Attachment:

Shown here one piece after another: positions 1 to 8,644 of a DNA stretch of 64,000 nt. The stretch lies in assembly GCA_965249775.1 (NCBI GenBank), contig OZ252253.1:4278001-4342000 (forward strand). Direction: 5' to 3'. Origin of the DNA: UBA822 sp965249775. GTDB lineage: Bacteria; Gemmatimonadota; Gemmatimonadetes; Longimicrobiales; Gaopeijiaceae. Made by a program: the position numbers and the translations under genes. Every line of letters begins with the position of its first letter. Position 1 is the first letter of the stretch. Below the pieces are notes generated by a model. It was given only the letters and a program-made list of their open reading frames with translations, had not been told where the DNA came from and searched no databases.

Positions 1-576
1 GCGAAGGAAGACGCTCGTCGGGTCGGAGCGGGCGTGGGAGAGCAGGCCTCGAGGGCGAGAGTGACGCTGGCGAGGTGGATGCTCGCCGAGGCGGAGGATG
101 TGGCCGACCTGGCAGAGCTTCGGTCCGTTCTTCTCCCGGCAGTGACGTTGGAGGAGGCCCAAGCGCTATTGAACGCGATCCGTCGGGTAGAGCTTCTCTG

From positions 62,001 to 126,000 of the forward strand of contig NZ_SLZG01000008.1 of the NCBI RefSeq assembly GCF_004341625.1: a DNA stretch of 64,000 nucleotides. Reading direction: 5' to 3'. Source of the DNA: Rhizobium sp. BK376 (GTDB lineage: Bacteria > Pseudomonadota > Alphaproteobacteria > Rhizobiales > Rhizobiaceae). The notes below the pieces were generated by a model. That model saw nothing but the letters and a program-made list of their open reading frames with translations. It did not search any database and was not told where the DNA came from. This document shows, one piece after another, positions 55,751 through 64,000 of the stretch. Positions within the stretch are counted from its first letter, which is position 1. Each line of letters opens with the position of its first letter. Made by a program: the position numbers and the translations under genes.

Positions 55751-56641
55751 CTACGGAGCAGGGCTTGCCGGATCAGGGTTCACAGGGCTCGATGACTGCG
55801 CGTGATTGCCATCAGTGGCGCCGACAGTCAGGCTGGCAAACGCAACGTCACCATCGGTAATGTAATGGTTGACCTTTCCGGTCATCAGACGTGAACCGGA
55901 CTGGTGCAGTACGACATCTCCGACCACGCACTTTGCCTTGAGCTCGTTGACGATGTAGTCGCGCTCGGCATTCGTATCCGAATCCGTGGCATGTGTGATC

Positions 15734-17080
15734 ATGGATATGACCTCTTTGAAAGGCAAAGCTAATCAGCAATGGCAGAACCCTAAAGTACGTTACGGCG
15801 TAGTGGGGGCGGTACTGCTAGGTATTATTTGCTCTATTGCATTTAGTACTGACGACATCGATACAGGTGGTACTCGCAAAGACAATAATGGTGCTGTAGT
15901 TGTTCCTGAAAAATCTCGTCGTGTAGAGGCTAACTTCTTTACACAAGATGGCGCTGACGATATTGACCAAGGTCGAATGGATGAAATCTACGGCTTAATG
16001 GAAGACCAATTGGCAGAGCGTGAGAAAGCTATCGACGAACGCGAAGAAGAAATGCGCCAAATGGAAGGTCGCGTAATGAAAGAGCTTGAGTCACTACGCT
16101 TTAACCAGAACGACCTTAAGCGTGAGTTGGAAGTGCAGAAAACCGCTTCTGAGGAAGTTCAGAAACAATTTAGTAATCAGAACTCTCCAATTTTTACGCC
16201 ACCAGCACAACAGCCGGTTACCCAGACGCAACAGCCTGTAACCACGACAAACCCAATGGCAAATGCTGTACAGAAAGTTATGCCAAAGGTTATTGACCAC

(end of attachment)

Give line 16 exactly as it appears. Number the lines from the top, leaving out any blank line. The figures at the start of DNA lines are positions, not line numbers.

16201 ACCAGCACAACAGCCGGTTACCCAGACGCAACAGCCTGTAACCACGACAAACCCAATGGCAAATGCTGTACAGAAAGTTATGCCAAAGGTTATTGACCAC